Former charity chiefs embroiled in luxury spending spree and spying scandal

The former bosses of a homelessness charity spent thousands of pounds of charity funds on luxury trips, meals and items including TVs, Apple Watches and silk sheets.

Charity funds were also spent buying surveillance equipment to spy on those involved in contract negotiations.

The charity’s former chief executive also received thousands of pounds for his involvement in property deals, which involved selling off charity housing for vulnerable homeless people.

The findings have emerged in a Charity Commission investigation into the running of the Ashley Foundation, which operates flats and hostels for homeless people in Sunderland, Blackpool and Blackburn.

In finding serious financial mismanagement, the regulator’s probe details how the Foundation's “funds were used to benefit the charity’s former CEO and former trustees”.

It found that former chief executive Lee Dribben “personally received £40,000 for his involvement” in selling off properties before “entering into highly disadvantageous agreements with a third party to manage those same properties”.

Dribben, and his son Ashley, also benefited from “thousands of pounds of charity funds for the repair and upkeep” of their personal properties.

Lee Dribben also used charity funds for “luxury travel and meals”. This included £3,000 on a three-night trip to London.

The regulator found that “charity money was also inappropriately spent on luxury items including Apple Watches, flat screen TVs and silk sheets” which Lee Dribben had claimed were “gifts for associates”.

Another item bought with charity funds was a £600 “spymaster tracking system”. This was used “to surveil individuals during contract negotiations with the charity”, which the regulator says is “unacceptable”.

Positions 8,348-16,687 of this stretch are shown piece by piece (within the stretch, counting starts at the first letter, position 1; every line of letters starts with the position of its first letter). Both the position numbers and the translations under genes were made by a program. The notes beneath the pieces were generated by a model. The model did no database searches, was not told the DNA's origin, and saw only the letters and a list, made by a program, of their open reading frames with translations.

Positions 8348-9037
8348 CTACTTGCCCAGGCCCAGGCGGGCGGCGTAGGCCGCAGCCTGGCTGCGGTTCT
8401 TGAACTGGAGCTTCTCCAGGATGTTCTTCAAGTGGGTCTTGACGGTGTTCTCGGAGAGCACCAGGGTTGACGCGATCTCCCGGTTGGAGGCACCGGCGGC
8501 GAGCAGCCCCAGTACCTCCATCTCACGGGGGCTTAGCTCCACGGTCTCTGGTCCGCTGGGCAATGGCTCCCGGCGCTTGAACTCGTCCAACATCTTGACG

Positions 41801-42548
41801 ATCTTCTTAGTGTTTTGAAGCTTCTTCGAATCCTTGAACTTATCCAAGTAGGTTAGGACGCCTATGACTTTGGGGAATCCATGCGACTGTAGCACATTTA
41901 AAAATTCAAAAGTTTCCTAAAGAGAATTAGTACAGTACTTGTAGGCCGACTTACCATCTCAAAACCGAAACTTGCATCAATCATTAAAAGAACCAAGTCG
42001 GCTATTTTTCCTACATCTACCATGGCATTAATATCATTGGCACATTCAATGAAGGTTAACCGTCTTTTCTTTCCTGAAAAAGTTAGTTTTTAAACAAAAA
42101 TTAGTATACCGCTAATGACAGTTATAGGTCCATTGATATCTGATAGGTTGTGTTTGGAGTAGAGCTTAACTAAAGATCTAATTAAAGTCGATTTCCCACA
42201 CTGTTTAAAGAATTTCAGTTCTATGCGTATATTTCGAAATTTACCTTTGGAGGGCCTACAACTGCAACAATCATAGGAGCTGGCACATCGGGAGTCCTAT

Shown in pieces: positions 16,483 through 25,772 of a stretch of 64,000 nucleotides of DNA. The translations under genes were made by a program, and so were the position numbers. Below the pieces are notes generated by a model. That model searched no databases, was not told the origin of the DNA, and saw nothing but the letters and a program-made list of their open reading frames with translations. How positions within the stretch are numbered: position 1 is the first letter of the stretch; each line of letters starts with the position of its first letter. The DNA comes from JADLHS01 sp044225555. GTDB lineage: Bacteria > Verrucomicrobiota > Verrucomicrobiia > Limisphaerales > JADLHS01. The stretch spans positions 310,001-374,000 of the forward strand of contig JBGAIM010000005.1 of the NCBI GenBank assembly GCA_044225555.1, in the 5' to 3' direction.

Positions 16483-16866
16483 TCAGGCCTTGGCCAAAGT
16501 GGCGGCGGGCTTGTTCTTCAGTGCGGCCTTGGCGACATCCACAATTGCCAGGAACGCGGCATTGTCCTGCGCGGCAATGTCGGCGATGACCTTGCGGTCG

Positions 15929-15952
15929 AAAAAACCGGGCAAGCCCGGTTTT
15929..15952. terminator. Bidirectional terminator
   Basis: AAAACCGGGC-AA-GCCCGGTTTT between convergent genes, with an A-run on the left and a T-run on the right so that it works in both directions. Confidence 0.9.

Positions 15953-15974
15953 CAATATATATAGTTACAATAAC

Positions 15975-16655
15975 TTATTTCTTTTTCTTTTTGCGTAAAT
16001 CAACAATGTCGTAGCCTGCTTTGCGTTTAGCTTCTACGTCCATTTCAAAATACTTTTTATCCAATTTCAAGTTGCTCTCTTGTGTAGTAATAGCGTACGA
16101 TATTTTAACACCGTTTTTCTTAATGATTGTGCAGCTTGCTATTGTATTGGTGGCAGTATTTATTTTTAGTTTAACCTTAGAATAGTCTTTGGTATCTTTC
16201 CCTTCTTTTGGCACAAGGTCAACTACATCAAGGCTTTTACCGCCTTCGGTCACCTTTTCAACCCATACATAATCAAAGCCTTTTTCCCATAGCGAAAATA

Lee and Ashley Dribben have been banned from senior charity roles for 15 years and the charity’s ex-chair David Kam has been banned for ten years.

During its investigation the charity’s bank accounts were frozen and further sales of properties halted. In addition, the case has been referred to Lancashire police amid “concerns about potential criminality”.

The regulator points out that the charity’s current trustees have “taken action to rectify governance problems”. This includes re-acquiring sold properties and terminating agreements.

The Commission said it is “now satisfied the appropriate controls are in place to safeguard the charity’s assets moving forward”.

The regulator’s head of investigations Amy Spiller added: “Our investigation found that the former trustees and CEO misused this charity and received significant unauthorised personal benefit from funds intended to help vulnerable homeless people.

“Trustees must use their charity’s funds to further the charity’s purposes and ensure there are robust financial and controls in place to stop the abuse of these funds.

“I commend the current board of trustees for identifying the serious wrongdoing and initiating action to put the charity’s house in order. I hope that their work, and our intervention, means the charity is now able to deliver on its charitable purposes to help the homeless across Blackpool, Sunderland and Blackburn.”

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